Why the meritocracy is not viewed as a legitimate ruling class
Preaching equality while creating inequality
The bourgeoisie did not invent the division of society into classes, but by cloaking that division in an ideology that renders it illegitimate, they tinged it with suffering.
– François Furet
In my last post I expressed an interest in the upside of having an hereditary aristocracy, prompted by reading the very good novel A Gentleman in Moscow. Understandably, I got some objections. We are democrats, after all. Readers of Archedelia may have noticed that I sometimes make noises in the direction of populism, no less.
To recap and expand, I suggested that in an aristocratic society, the preoccupation of the nobles with upholding standards – of courtesy, for example – ties them to the common good, because standards ennoble all who aspire to meet them. The world must be kept in order. By virtue of education in the liberal arts (as against the “servile” or mechanical arts), they are acquainted with those higher things that properly concern all people, but which require leisure to cultivate. Less subject to the necessities of bare life, they are the caretakers of a common culture. They owe their prestige to a distant past that they cannot take credit for, so they are keen that it should be remembered. Their awareness of birth and lineage makes them prone to regard their position in society like an office: something they occupy for contingent reasons, with a duty to pass on undiminished in the great chain of begetting.
I am offering an ideal character type here, not a realistic ethnography of feudal society. Stay with me.
The nobleman may be contrasted with the meritocrat, who occupies his station by virtue of his intelligence (as certified by gatekeeping institutions) and his hard work. He is emphatically an individual. Nobody handed him anything. He doesn’t own land and isn’t tied to any particular place; he may have been plucked from the hinterlands by the SAT test and groomed to enter the labor market of the global, managerial economy. He may or may not have children. If he does, he will try to pass on every advantage to them, but this is done primarily by accumulating enough money so his children will have a shot at entry to those same gatekeeping institutions. After that, they are on their own. He passes on to them an open-ended opportunity, not a definite form of life. The meritocrat owes nothing to those who came before, and likely finds it hard to imagine what shape his children’s lives will take. Living within the horizon of his own life, likely thousands of miles from the place of his birth, it is perfectly natural that he should not feel any special responsibility to sustain a culture. He may even work in the machinery of culture-replacement, as it pays well.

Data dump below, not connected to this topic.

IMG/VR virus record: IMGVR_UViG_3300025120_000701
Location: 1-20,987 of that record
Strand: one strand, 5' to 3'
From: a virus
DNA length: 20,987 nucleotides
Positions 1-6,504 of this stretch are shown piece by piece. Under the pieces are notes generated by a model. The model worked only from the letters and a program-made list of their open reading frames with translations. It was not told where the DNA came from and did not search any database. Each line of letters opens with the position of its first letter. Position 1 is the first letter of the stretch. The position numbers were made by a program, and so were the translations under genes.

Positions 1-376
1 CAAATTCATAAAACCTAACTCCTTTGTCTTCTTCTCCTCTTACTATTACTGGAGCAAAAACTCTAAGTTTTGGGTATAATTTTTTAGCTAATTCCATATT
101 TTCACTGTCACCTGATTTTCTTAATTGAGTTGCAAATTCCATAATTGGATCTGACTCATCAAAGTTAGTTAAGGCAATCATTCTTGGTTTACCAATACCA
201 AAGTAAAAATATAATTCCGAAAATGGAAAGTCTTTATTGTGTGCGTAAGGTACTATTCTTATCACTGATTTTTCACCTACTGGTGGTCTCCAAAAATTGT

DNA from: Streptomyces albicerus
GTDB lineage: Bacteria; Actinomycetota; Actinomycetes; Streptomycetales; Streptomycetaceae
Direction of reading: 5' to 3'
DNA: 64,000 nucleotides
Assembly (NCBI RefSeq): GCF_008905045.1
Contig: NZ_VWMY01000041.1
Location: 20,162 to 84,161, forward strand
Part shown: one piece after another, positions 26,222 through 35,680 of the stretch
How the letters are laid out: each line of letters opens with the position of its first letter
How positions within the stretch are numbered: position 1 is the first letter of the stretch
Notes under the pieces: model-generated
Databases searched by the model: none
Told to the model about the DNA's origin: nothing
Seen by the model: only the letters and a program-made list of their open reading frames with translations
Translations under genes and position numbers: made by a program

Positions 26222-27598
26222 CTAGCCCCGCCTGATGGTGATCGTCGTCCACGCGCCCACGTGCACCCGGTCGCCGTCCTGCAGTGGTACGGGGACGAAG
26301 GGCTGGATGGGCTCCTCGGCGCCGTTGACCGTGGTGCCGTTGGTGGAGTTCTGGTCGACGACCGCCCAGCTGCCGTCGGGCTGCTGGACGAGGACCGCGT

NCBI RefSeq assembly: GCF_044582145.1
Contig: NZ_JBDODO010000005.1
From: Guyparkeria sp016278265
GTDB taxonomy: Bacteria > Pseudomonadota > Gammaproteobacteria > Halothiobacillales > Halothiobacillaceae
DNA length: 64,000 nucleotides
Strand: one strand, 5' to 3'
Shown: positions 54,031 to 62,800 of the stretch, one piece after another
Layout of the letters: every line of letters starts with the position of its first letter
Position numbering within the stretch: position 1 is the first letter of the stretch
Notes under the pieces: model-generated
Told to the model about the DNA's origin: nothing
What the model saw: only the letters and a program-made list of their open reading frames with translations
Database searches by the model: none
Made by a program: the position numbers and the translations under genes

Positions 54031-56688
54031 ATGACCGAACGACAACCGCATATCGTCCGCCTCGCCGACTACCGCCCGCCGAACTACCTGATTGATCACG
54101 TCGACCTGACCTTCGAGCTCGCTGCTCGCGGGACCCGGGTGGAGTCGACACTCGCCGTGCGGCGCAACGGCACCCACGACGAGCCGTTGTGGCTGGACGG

The figure I have called the meritocrat is named “the bourgeois” by François Furet, the pre-eminent historian of the French Revolution. His account is worth reproducing here at length, and not only because it helps to illuminate a contrast between the world of the Count and that of the meritocrat. In his final book, The Passing of an Illusion, Furet turned from his deep, lifelong study of the French Revolution to the 20th century, finding it too marked by “the revolutionary passion.” This passion is something we have been getting reacquainted with during the great upheavals of the last dozen years.
Crucially, Furet traces the revolutionary passion to a contradiction at the heart of bourgeois society. First we need to grasp what is distinctive about this new creature on the historical stage, the bourgeois. Italics indicate quotes from Furet.
The bourgeoisie is a synonym for modern society. The word designates the class that gradually destroyed, by its free activity, the old aristocratic society founded on a hierarchy of birth. … The feudal lord was assigned a very precise measure of domination and subordination, which defined his place in the hierarchy of mutual dependencies. The bourgeoisie, however, has no assigned place in the political order, in other words, the community. The bourgeoisie is defined entirely by economics— a category it invented itself with its emergence in the world — in its relation to nature, labor, and the accumulation of riches. The bourgeoisie is a class without status, without a definite tradition, without established outlines; its title to dominate is owed to a single, fragile thing: wealth. Wealth is fragile because it can belong to anyone, and the rich man could as easily have been poor as the poor man rich.
Furet goes on to note that as a social category defined by economics, the bourgeoisie really is the bearer of universal values, as it claims to be.